How to Form the Italian Gerundio

The Italian Counterpart of -Ing

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The Italian gerundio—what looks like aspettando, leggendo, capendo—is a quasi counterpart of the English progressive tense, combined with uses of the English present participle -ing. While English has a gerund, it does not correspond in its uses to the Italian gerundio. In fact, what is expressed in English with the gerund ("I love eating pasta," for example) is, in Italian, expressed with other tenses, most often the infinitive or the past infinitive: Amo mangiare la pasta.

So, think of the Italian gerundio mostly as a progressive tense with -ing, but with uses that are peculiar to Italian: some similar to English, some not at all.

  • Sto mangiando. I am eating.
  • Mangiando, ho imparato molte cose sulla cucina. I have learned a lot about cooking from eating.
  • L'uomo camminava cantando. The man was walking while singing.
  • Si possono conservare le salse congelandole. Sauces can be conserved by freezing them.
  • Avendo visto i fiori nel campo, la ragazza scese dalla macchina per coglierli. Having seen the flowers in the field, the girl got out of the car to pick them.

Forming the Gerundio Semplice

There are two forms of gerundio: gerundio semplice (doing) and gerundio composto (having done, being done). They are also called gerundio presente and passato, but that can be confusing since the gerundio presente can be used in past actions.

To form the simple gerundio of regular Italian verbs, add -ando to the stem of -are verbs and -endo to the stem of -ere and -ire verbs:

  • guardare (to look): guardando
  • vedere (to see): vedendo
  • dormire (to sleep): dormendo

There are irregular gerundi (plural of gerundio). For example, with dire, fare, bere, porre, and tradurre, the gerundio is made through the root of their imperfetto tense, harkening to their Latin infinitives (dicere, facere, bevere, ponere, and traducere): Their gerundi are dicendo, facendo, bevendo, ponendo, and traducendo respectively. It is helpful to have a book on Italian verbs handy to check on irregularities. Remember, a verb can have an irregular participio passato—for example, mettere (to put, to put on), with its participio passato messo—and have a regular gerundio (mettendo).

The Gerundio Composto

The gerundio composto, a compound tense, is formed with the gerundio form of the auxiliary avere or essere (avendo and essendo) and the past participle of the verb you are conjugating. You use avere for transitive verbs and any verb that uses avere as the auxiliary; you use essere for intransitive verbs that take essere, verbs in reflexive mode, verbs in reciprocal mode, some (but not all) pronominal verbs, and the passive voice. Remember your ground rules for using the right auxiliary.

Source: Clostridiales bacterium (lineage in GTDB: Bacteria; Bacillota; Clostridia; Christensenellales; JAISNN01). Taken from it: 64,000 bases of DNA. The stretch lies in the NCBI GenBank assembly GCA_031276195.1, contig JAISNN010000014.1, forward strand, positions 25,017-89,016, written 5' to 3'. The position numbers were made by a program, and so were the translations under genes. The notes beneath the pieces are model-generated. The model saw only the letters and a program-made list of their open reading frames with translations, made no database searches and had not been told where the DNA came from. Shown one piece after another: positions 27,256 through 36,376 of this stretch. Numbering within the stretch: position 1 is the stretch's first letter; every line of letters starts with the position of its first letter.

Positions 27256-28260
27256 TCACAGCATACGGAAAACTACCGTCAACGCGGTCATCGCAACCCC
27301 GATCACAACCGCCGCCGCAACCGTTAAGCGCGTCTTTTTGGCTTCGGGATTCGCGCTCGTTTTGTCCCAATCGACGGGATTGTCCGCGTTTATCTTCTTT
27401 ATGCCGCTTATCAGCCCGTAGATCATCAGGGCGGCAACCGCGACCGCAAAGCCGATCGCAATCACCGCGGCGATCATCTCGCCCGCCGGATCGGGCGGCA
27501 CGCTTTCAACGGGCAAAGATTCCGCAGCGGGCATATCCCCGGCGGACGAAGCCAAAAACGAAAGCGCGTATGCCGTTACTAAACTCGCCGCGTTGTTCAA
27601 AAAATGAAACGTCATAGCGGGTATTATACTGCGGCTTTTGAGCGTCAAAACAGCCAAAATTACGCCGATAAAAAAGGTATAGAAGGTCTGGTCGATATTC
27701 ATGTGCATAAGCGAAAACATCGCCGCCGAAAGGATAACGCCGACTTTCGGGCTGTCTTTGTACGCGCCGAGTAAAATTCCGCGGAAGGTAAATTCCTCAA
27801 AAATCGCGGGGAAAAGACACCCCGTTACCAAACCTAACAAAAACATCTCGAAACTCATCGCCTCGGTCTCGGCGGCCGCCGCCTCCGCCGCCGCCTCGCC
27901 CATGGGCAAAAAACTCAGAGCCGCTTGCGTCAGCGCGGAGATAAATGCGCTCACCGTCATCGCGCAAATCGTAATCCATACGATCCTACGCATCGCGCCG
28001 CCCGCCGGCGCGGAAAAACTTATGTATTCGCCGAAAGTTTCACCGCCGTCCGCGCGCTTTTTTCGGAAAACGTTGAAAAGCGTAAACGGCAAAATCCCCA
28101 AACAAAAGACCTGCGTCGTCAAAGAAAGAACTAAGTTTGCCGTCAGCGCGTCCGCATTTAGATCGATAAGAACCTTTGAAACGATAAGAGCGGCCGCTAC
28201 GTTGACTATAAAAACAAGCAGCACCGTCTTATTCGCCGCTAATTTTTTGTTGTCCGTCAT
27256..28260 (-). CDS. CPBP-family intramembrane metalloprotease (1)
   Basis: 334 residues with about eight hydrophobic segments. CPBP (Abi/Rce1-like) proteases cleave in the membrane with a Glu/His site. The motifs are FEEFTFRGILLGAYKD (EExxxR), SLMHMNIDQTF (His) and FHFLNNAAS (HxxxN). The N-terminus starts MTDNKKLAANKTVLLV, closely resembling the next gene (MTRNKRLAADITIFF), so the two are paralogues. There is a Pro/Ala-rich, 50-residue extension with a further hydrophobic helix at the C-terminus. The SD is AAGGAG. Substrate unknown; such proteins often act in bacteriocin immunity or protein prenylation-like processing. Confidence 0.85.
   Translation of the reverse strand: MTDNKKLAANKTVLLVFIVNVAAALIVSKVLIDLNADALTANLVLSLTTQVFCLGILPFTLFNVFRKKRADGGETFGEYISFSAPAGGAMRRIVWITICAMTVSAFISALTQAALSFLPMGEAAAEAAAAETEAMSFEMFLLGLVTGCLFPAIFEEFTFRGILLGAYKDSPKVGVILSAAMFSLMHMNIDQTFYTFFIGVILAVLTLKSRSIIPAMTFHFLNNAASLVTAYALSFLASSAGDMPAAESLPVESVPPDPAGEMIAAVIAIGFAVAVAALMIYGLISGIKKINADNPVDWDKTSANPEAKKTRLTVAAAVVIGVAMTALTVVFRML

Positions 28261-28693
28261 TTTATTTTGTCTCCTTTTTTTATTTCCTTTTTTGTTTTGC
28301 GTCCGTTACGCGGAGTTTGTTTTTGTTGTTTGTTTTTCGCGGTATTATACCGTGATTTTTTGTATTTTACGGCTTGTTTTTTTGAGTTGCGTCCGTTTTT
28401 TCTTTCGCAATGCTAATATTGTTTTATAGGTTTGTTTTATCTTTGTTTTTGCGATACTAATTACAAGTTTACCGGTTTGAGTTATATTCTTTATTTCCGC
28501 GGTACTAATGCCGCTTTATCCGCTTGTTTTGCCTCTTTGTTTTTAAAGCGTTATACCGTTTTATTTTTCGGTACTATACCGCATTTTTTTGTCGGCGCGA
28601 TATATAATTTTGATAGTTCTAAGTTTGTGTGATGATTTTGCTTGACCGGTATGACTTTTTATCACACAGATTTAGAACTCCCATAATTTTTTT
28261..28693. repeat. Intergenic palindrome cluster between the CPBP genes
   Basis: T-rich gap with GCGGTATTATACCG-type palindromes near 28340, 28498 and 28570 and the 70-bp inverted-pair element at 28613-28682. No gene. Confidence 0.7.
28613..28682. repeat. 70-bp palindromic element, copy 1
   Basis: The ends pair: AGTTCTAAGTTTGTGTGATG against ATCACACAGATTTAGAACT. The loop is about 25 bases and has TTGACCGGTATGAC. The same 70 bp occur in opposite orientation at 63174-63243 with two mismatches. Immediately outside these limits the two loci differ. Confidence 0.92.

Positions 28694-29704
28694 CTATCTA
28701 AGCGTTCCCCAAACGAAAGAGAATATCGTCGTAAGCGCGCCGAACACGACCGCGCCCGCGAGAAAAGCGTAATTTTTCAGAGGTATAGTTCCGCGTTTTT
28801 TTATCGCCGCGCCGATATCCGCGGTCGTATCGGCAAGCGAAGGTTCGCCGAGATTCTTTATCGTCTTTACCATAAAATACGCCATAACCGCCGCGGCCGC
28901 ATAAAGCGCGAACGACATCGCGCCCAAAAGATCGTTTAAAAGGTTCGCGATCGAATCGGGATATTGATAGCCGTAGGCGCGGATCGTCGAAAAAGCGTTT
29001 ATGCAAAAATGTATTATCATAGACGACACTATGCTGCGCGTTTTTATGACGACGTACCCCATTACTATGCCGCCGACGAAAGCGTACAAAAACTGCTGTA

Gerundio Semplice   Gerundio Composto  
guardare guardando looking avendo guardato/
essendosi guardato/a/i/e
having looked/
having looked at oneself
vedere  vedendo seeing avendo visto/essendosi visto/a/i/e having seen/
having seen oneself
dormire dormendo sleeping avendo dormito having slept 
dire dicendo saying avendo detto/
essendosi detto/a/i/e
having said 
fare  facendo doing avendo fatto having done 
bere  bevendo drinking avendo bevuto having drunk
porre ponendo putting avendo posto/
essendosi posto/a/i/e
having put/
having posed
tradurre traducendo translating avendo tradotto having translated 
mettere mettendo putting avendo messo/
essendosi messo/a/i/e
having put/
having put on

Progression and Contemporaneity

By itself or in combination with the verb stare in various tenses, the gerundio can create a magical layering of progression and contemporaneity, in addition to providing subtleties of cause or manner.

In the Present with Stare

In the present as the main verb, the gerundio semplice expresses the progression of an action as it's happening. The stare functions as auxiliary.

  • Che fai? Sto lavorando. What are you doing? I am working.
  • Cha fa Luca? Luca sta mangiando. What is Luca doing? He is eating.
  • Che fate? Stiamo guardando un film. What are you all doing? We are watching a movie.

It is not much different from saying, with the Italian presente, lavoro, or Luca mangia, or guardiamo un film, but it puts more emphasis on the unfolding of the action. It is about the process of the action.

Same Subject, Contemporaneous Action

The gerundio semplice is also used to express contemporaneity with another verb having the same subject in a variety to tenses, from the present to the remote past and the past perfect.

  • Camminando, penso molto. Walking, I think a lot.
  • Spesso cucinando penso a mia nonna. Often while cooking I think of my grandmother.
  • Spesso cucinando pensavo a mia nonna. I used to think of my grandmother often while cooking.
  • Scendendo dall'aereo scivolai e mi ruppi una gamba. Getting off the plane I fell and broke my leg.
  • Pensando alla nonna, avevo deciso di telefonarle ma mi sono dimenticata. Thinking about Grandma, I had decided to call her, but then I forgot.

Contemporaneous Action, Different Subjects

The gerundio semplice can be used with stare to express a progressive action contemporaneous or coordinated with another action having a different subject in a variety of tenses and modes.

  • Io stavo scendendo e tu stavi salendo. I was going down and you were going up.
  • Stavo facendo la spesa quando Marco ha telefonato. I was shopping when Marco called.
  • Quando hai chiamato stavo lavorando. I was working when you called.
  • Quando tornerai starò sicuramente lavorando. When you return I will surely be working.